April 5, 2012
To gather data and write a final paper for her UCSD Human Development research class, a student recently conducted a ten-week study in Gillispie’s Room 3 preschool classroom. Visiting once a week for four hours, she observed three-year-olds interacting with their two teachers. Upon completion of her observations, she shared her final paper.
The first part of her paper highlighted some of the research on emergent curriculum produced in the last decade. Based on studies, our visitor pointed out, “Emergent curriculum provides a stimulating environment for learners,” and, “It’s child directed and initiated; rather than having pre-planned goals, teachers consider the students’ interests, abilities, and needs; provide materials; and plan activities around those interests to increase understanding and learning.” Moreover, research also has found that, “Teacher observations and inquiries of children’s interests provide more meaningful and higher quality learning opportunities compared to a more formal teacher-initiated approach.”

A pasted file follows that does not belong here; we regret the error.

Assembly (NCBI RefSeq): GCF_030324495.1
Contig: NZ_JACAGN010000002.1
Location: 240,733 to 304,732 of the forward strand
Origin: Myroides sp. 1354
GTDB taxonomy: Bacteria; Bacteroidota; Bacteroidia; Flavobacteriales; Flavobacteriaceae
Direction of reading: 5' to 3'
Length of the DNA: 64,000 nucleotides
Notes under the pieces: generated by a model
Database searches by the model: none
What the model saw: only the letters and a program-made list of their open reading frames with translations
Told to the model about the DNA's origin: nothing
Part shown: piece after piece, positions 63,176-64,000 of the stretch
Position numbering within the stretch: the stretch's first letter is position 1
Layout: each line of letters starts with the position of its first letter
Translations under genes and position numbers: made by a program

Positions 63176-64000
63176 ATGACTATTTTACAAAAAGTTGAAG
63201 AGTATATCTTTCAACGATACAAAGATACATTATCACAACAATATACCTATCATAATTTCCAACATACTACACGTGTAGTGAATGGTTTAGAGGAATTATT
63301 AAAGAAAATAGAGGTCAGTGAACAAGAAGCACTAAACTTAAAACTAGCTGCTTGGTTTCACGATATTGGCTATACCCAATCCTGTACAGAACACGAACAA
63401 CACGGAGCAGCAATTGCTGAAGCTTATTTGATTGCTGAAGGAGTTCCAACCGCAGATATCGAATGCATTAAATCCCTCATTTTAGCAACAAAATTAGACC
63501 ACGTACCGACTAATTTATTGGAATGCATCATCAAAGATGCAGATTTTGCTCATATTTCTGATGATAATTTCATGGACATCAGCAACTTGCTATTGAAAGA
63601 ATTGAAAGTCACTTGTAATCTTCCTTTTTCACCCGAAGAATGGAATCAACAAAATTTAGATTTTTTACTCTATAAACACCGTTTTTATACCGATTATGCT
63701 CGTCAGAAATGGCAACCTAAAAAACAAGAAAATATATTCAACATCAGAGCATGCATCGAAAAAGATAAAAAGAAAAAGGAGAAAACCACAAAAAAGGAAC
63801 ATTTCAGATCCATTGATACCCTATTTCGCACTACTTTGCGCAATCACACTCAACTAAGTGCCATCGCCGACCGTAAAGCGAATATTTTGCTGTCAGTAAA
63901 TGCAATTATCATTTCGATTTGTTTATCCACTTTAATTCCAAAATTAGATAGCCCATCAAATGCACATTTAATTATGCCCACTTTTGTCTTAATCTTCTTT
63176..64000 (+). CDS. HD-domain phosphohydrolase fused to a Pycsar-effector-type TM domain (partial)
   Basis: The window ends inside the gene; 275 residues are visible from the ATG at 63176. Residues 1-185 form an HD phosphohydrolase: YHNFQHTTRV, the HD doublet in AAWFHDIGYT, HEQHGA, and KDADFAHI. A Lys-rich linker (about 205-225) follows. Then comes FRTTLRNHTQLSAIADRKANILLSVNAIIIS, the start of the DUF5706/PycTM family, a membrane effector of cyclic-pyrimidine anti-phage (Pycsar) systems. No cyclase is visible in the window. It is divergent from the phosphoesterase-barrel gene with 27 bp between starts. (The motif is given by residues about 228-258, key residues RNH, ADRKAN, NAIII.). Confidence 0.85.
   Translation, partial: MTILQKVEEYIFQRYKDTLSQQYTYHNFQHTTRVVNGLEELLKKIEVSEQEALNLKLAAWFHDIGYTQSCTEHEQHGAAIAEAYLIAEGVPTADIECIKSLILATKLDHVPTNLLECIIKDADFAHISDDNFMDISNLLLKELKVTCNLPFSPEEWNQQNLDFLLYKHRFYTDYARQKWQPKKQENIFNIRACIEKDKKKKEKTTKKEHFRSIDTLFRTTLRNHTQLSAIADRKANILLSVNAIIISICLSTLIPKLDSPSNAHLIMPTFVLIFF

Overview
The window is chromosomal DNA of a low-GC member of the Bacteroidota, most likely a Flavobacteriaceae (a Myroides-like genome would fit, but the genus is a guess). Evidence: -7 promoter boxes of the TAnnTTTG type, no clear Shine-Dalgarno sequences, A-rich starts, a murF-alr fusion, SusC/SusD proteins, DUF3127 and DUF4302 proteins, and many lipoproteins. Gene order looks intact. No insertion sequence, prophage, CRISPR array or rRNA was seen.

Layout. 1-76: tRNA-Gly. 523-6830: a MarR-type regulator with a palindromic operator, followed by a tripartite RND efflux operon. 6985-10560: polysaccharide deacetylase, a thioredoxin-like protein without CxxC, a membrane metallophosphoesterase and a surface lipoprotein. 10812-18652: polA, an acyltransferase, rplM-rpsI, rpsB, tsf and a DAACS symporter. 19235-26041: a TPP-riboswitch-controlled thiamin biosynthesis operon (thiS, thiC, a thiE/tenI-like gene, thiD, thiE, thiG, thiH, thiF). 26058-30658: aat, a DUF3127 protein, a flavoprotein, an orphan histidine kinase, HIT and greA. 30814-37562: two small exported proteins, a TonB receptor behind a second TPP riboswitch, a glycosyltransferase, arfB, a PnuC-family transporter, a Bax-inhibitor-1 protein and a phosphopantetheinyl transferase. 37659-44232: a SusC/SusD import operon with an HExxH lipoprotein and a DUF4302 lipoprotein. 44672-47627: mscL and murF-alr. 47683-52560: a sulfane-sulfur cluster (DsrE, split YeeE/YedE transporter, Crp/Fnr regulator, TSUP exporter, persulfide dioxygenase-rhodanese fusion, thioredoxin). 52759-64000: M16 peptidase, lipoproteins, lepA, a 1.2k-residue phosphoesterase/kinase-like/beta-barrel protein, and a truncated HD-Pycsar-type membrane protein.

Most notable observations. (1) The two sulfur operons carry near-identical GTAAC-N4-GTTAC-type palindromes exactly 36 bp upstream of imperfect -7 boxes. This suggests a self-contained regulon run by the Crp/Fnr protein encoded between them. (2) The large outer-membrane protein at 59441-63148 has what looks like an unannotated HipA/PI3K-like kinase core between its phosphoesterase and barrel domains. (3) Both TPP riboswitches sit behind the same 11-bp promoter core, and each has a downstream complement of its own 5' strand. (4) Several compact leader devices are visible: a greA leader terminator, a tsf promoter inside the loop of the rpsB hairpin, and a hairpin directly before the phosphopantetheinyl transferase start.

The second part of her analysis came from repeated classroom visits. One of her conclusions noted an increase in “learner engagement” during classroom meetings when teachers listened for and organized efforts around an area of interest suggested by the children. During morning circle time and reflection meetings, teachers and students regularly discuss emerging ideas–two recent examples from Room 3 include shadows and trains. Furthermore, the student researcher found that students most extensively pursued topics when teachers had provided support through appropriate activities and materials. As a result, weeks after the shadow discussions were held, these young learners continued to identify examples of shadows and lighting, both inside and outdoors, and likewise thoroughly enjoyed their visit to the downtown San Diego Train Station, which provided a real-life, applied experience born from their classroom conversations.
As seen by an outsider observer, emergent curriculum as practiced at Gillispie not only keeps students engaged, but enables learning at deep, meaningful, and sustained levels.
Head of School
UCSD Research Student Finds Deep, Sustained Learning in Gillispie’s EC Program
April 5, 2012